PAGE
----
Does it cause you anxiety to work with text, especially of such classical type? The genre of German lieder is very strongly depictive and imaginative. Is it a pleasure? Is it frightening?
Well, I was terrified with the Orfeo, and I cautioned myself silently to do the very best job I possibly could, because I haven't the time to work my way up the opera ladder that I've had in dance. So I did push myself very hard. A lot of it was speculation, I didn't know about the kind of animals I was getting. But now we know the level of accomplishment that was achieved by the singers and musicians in Orfeo and in Luci, and they're ready to try.
I'm very, very allegiant to the music. But I would say when I worked on Bach's Musical Offering, which was the first classical music I worked on, I would talk to him in the studio: "What do you think of this, Mr Bach?" he was a very good collaborator.
But I've come past that now. It's really how can I illuminate certain aspects of this story in a significant way, and I try to do that with as many different layers and levels of signalling.
With Orfeo I even learned the poetry systems, not just the words and narrative but the structure of the poetry - I think I was trying to find out if that structure would be useful to me. This is how I've approached every piece. And I do a prodigious amount of research - I have a quest to find my way in this work, always. And then I have the very great and difficult transposition of taking what I've heard and think and want to do and bringing it back to modernity. Reading everything I can get, studying the music.
You told me last time we met that when you were a child you spent six years sick, isolated from your family due to this, and I wondered if you'd drawn on that when you worked on Winterreise. Since this boy is so isolated, so convinced he is not part of the world.
I didn't specifically make that link. It's true I was drawn to the sadness in the music, the melancholy of the music, that comes from my childhood - the very beautiful, natural scene, rainforests, spring - that environment does give you an internal portion of yourself which becomes part of your work. But you know, also there's a lot of experimentation, improvisation, trying to get it right - I might get something very clever but it didn't have the right feeling to it. So I would abandon it and try again.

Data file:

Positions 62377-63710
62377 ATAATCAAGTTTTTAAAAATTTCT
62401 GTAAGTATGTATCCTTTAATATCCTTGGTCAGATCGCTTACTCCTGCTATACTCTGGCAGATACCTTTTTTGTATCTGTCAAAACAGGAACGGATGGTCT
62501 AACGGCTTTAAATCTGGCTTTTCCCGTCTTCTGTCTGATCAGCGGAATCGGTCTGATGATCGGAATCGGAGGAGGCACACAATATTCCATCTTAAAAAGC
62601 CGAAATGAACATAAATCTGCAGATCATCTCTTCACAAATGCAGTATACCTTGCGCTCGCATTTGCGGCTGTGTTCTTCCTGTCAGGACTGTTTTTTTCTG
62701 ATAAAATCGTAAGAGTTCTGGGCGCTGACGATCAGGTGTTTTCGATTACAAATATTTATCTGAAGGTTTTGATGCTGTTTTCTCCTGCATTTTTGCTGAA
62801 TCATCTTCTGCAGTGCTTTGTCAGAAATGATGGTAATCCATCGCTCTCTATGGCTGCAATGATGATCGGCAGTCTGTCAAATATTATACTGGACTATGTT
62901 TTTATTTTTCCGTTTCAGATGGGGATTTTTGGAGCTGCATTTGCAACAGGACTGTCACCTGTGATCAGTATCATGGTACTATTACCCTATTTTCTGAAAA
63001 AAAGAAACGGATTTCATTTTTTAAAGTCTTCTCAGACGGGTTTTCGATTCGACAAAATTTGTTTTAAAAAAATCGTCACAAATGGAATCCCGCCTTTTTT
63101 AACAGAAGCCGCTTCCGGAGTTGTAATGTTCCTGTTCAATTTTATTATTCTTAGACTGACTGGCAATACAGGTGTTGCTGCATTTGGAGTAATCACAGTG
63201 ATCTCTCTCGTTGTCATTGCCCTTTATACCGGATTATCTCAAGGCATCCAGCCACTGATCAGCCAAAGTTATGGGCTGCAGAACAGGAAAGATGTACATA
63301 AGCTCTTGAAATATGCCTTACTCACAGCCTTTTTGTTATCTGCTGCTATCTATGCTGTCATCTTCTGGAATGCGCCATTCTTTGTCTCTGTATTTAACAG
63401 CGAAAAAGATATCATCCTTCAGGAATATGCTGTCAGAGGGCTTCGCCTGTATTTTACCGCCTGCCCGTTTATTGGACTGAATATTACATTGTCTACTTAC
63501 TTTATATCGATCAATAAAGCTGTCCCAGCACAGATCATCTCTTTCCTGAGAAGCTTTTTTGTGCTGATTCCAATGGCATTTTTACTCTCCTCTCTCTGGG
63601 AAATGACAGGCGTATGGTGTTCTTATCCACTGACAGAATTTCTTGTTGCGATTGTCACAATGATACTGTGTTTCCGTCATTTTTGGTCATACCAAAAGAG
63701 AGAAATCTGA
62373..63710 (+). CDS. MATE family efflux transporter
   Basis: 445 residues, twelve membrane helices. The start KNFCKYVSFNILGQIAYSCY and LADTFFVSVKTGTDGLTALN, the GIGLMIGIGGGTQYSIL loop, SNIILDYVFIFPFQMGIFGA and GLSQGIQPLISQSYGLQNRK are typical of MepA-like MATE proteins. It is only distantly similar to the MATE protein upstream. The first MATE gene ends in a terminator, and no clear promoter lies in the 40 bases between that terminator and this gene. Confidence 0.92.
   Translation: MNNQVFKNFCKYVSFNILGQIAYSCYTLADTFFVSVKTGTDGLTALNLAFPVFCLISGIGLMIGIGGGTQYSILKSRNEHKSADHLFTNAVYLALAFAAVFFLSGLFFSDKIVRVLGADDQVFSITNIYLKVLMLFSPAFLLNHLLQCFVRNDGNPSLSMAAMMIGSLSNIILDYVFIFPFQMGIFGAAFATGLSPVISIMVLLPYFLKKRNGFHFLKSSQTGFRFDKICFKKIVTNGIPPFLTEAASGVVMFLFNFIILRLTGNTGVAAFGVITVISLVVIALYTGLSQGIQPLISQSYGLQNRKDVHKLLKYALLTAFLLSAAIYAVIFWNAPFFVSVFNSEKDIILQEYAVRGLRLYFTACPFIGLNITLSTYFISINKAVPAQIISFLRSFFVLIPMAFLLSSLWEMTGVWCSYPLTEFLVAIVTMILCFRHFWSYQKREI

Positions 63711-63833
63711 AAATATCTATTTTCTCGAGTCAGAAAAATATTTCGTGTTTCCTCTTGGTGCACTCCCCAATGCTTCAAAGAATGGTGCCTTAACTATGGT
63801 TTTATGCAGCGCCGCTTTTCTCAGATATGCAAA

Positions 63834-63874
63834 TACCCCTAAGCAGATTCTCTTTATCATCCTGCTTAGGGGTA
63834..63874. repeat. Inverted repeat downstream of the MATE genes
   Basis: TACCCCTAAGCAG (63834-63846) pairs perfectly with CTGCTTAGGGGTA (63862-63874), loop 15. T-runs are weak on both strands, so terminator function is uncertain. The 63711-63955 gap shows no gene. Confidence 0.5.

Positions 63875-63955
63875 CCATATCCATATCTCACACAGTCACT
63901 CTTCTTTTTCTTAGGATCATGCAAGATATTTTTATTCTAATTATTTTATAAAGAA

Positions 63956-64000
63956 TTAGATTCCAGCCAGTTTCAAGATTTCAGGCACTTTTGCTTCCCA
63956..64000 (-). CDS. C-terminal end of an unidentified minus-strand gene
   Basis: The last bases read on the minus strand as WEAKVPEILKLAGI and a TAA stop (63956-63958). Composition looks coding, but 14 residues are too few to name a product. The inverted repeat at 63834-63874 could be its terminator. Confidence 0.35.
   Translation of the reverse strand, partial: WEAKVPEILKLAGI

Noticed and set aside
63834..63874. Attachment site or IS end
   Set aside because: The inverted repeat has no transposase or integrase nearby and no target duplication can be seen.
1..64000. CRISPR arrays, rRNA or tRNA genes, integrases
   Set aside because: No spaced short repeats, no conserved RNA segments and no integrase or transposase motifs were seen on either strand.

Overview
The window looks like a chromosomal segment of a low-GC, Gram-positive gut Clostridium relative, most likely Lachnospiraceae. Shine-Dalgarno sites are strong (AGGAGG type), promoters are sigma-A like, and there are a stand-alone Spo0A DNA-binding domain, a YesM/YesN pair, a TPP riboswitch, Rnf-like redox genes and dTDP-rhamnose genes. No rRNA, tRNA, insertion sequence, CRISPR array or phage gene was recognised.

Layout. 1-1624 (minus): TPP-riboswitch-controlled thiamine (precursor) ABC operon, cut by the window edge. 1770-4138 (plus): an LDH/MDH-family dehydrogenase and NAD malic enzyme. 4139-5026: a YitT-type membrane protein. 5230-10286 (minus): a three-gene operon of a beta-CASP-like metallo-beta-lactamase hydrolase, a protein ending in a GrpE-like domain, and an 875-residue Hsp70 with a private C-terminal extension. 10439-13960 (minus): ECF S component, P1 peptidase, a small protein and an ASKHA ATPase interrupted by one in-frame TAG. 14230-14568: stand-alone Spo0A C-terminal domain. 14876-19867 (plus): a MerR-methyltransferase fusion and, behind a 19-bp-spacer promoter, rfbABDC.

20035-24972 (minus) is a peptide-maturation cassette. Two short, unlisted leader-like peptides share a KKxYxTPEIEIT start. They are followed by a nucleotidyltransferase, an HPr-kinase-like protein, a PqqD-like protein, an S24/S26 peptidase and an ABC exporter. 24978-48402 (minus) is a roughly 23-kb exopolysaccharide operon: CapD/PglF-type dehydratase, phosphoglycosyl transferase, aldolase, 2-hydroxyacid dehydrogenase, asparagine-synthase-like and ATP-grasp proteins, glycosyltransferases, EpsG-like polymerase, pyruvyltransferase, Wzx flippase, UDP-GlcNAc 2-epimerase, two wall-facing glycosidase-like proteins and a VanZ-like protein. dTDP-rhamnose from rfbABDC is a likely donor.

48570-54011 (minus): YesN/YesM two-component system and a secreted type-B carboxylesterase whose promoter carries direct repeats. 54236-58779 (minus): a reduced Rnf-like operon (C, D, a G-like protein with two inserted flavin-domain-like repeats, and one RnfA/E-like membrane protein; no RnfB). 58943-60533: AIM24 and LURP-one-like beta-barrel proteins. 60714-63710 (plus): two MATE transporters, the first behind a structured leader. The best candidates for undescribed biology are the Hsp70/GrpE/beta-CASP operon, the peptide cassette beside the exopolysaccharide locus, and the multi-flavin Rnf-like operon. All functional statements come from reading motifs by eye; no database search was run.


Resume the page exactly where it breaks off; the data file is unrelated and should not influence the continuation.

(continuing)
My dancers like the simple choreographies that I make for singers, I call them rudimentary choreographies. I like them too, but I know how to do that. So I have to find something which is the ground-base of the whole work.
You know I've had this with Bach, and I think I've felt it with every monumental piece of music I've worked with. It's a puzzle to figure out. I was reading about the Orfeo - I went back to early Italian literature and pastorales, and I would be crying as I read stories of these shepherds playing their flutes, and someone they would never meet answering their music back to them. It affected me very deeply and I put so much into it because of it.
But I don't know anything! Because I've come to opera late in my life and only knowing it at the level I know it. I trust myself that I can do this, I can make a theatre piece - but I have no proof until I've done it!
Do you think choreographers hear music quite differently from composers or musicians? A choreographer [Christopher Bruce] once told me he couldn't listen to music on his car radio because he might be so distracted by the dance images that might come that he couldn't drive safely.
Oh really! That's interesting!
I mean that music goes straight from the ear into the brain, and this idea of going outwards into the visual and back again. For instance, I will go to a recital and shut my eyes. Are you put off by work with strong verbal input?
No! My mother was an English teacher, and I had a very great relationship and love of words, Shakespeare. So yes, we had to spell the word at the breakfast table, pass the T-O-A-S-T. My mother and I played a game about words all our lives, which was how I was able to find she had a weakness of the mind coming on, when she gave me such a stupid word one day. She died, a kind of dementia set in.
I did write more early in my life. If I have time I do write. But to tell the truth, since I did the Orfeo I lost the writing voice. It's like I gained an opera voice, and lost my writing voice. And yes, I do mind that!
That's quite fascinating, that the writing - when you choreographed without words - supplied the extra layer; now you work with words, for the time being that dimension is overtaken.
This is maybe a good suggestion. There is something about "opera" that doesn't lend itself to reflection.